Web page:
We cruised the highways in a Chevy Express Conversion Van decked out in good old-fashioned southern comfort.

The van was roomy enough for three adults and two almost-teenage girls, as well as all our gear. Driver and passenger-side swing-out doors made it very easy to enter and exit the vehicle. The only catch to a smooth exit was the passenger-assist handle above each door that my head managed to connect with several times.

Customers can choose from six conversion models: Ultimate LX, Ultimate LE, and Ultimate Hightop, and Ultimate LX, Ultimate LE, and Ultimate Lowtop. We enjoyed the luxuries of the Ultimate LX Hightop.

The van is family friendly with onboard entertainment like movies and video games for the kids and adults. Our vehicle was equipped with a 22-in. flat-screen TV with theater sound, DIN-style DVD player, front and rear radios, and four wireless headphones for rear passengers. A switch on the headphones lets passengers listen to either the radio and CD player or TV. When we all decided to watch a movie sans the headphones, it was just like being in a theater, except it was moving at 70 mph.

The interior was decked out quite nicely with four extremely comfortable captain chairs and a sofa that converted into a bed. Although the bed was comfortable enough for relaxing while we were driving, I wouldnt recommend an all nighter on it. My friends husband tried it and found it wasnt the most restful sleep hes ever had, although he said kids would probably fair much better. Everyone had plenty of room to stretch out comfortably for the 8-hr trip. My friend, Sue, commented it would have been nice to have a little more legroom for the front passenger.

Other base features for our berry-red metallic model included leather seating with suede inserts, carpet, custom door panels, a Triglas raised roof, central air and heat, overhead lighting, simulated wood trim, logo floor mats with aluminum step plates, window shades, and a clothes rod with hooks. On the outside, it sports ground effects and 18-in. chrome wheels. Another feature worth mentioning was the wireless backup object-detection system that was helpful for maneuvering a van this size. The interior also has about seven compartments for storing CDs, DVDs, jackets, blankets, and other small items to keep clutter to a minimum.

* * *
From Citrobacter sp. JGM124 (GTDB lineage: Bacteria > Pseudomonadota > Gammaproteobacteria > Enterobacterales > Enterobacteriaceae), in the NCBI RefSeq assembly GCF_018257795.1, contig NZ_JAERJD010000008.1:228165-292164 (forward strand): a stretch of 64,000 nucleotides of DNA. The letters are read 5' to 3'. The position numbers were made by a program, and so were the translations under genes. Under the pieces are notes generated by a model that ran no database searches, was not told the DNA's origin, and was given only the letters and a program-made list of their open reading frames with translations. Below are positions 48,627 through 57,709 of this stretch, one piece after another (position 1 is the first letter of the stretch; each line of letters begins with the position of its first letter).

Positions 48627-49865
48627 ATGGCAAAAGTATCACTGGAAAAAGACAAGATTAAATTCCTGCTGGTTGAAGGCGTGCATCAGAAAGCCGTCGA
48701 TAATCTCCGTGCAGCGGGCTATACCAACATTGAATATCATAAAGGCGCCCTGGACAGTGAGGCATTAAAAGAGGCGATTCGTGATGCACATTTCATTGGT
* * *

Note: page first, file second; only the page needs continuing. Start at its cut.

Dual-zone climate control proved to be a plus. With the hot sun beating down on us in front, it was necessary to run the air conditioning. Yet those in the rear compartment complained it was too cold, especially since they had the shades down while watching a movie. After a few minor adjustments, everyone was happy.

Under the hood, a Vortec 5300 5.3-liter V8 engine powered the van quite nicely. For its size and weight, we had no trouble merging onto the highway or passing slower traffic. The engine provides segment-leading acceleration by churning out 295 hp at 5,200 rpm and 335 lb-ft of torque at 4,000 rpm. The van sports a 31-gallon tank and we were impressed with the mileage we got (rated 17 to 22-mpg highway).

The van received the governments five-star crash-safety rating, thanks to active and passive safety features such as dual-stage front air bags, four-wheel antilock brakes, all-wheel drive, and a 155-in. wheelbase.

Retail price of the base van is $25,315. Add on $4,920 in options and $775 in destination charges and the total is $31,010. Next, add on $19,280 for the Southern Comfort upgrade and your out-the-door price is $50,290. Frequent travelers would get more vehicle for their dollar if they chose conversion vans like this rather than SUVs.